Who are your main influencers?
My community. My family – immediate and extended. My grandparents. My wife/Sensei/life-partner, Emalyn Lopez; my parents, Paul and Alison; my brother, Akiyoshi, and my sister, Lalin, are the most courageous, kind and thoughtful teachers, artists and lovers of justice I've ever known. My friends are too many to name here but they know who they are and what they've meant to me in my blessed life. Whether homies, teachers, professors, mentors, fellow artists, colleagues or allies, my non-blood-related family members play an instrumental role in everything that I am and strive to do and be. In this period of my life, my biggest influences are by far and away, my students. I am quite sure that I learn more from them than they do from me. With regards to musicians and artists: Emalyn Lopez, 2Pac, Little Dragon, Arundhati Roy, Nas, Chris Hedges, Andre3000, Lupe Fiasco, The Seshen, Power Struggle, DJ UN.D.FINE, Liza Gesuden, Kendrick Lamar, Tadashi Nakamura, Wu-Tang, E-40, Native Guns, Blue Scholars, Jeff Duncan-Andrade, iLL-Literacy, Haruki Murakami, Yuri Kochiyama, Malcolm X, MLK, Richard Aoki, Al Robles, Budhha G, Wei Ming Dariotis, Jeimil, Bruce Lee, Tunji, Blooms, Dahi, Wesley Ueunten, James Baldwin, O.P.T.I.C., M.I.A., Allyson Tintangco-Cubales, Radiohead, The Roots, Peter Nathaniel Malae and an ongoing list that is so extensive that it could become a book.
Is there anything you feel strongly about, that you're trying to highlight in your music?
To put it simply, in the words of Dr. Martin Luther King, I am trying with all my might, "to disturb the comfortable and comfort the disturbed." This by all means, includes myself (on both ends).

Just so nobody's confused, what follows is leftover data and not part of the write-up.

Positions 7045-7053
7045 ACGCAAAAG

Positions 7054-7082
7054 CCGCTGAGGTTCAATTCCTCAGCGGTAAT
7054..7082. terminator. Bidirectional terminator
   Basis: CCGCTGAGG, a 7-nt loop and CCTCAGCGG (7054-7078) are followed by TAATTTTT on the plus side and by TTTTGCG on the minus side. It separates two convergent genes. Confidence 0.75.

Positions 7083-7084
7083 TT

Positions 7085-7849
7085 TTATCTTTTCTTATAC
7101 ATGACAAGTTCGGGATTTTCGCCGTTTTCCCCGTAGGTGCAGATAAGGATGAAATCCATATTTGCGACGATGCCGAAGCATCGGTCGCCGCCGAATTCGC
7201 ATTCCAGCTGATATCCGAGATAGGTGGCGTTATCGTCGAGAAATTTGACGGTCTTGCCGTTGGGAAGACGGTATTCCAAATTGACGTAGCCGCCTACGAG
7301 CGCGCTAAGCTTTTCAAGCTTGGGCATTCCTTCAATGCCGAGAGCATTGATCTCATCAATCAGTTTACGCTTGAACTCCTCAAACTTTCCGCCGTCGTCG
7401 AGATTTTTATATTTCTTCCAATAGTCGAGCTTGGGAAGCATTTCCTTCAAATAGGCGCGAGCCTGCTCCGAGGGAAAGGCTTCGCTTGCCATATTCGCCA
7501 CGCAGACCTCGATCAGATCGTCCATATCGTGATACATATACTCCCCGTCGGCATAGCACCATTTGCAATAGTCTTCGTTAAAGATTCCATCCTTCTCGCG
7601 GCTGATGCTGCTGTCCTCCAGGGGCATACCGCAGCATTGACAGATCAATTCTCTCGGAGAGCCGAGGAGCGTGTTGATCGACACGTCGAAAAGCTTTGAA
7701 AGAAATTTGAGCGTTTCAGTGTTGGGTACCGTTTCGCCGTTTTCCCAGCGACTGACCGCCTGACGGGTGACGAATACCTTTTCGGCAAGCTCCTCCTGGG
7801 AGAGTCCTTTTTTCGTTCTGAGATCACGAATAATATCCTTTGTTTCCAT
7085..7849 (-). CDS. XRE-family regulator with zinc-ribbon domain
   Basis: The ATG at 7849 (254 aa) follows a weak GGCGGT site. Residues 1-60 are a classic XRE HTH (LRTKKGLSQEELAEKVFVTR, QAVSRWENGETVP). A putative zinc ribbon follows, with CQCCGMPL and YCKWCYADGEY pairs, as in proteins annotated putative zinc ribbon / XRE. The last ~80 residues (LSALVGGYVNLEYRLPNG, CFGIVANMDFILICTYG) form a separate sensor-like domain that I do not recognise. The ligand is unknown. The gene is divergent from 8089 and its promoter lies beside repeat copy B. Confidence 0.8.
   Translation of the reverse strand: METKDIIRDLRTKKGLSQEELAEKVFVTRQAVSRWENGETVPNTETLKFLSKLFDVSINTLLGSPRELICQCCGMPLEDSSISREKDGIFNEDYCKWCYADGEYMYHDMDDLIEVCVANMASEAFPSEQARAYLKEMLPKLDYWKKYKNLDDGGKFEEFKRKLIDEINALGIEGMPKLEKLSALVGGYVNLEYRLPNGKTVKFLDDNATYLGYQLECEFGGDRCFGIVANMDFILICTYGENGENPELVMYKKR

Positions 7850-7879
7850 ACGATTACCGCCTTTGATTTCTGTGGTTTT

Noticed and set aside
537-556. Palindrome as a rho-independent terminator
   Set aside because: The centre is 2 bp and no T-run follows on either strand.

If I were to turn on your iPod right now, what five artists/songs would I see on your recently played list?
Since it's Hyphen's 10th anniversary, please humor us by telling our readers why you decided to come support us by performing!
Plain and simple, I love my people/family/community. I think we all always have room to grow, mature and develop and should be pushing towards such, but we also need to celebrate and remember our successes and victories. 10 years of Hyphen is HUGE and undeniably deserves revelry. A strong community of golden/brown/yellow sisters and brothers have been volunteering their valuable time and energy to ensure our communities don't fade into the shadows of America (and beyond). These imperfect pushes toward love and justice have and continue to help me hope and cope during a recession, two wars and an increasingly growing wealth/health disparity. I'm honored to be sharing the space with such a brilliant and resilient people/family/community.
Responses have been edited and condensed by Hyphen staff. See Senbei perform at Hyphen's Generations: 25/10 bash on June 30 in San Francisco.
The previous issue of Hyphen is available in its entirety for your perusing pleasure. Almost as good as having it right in your hands!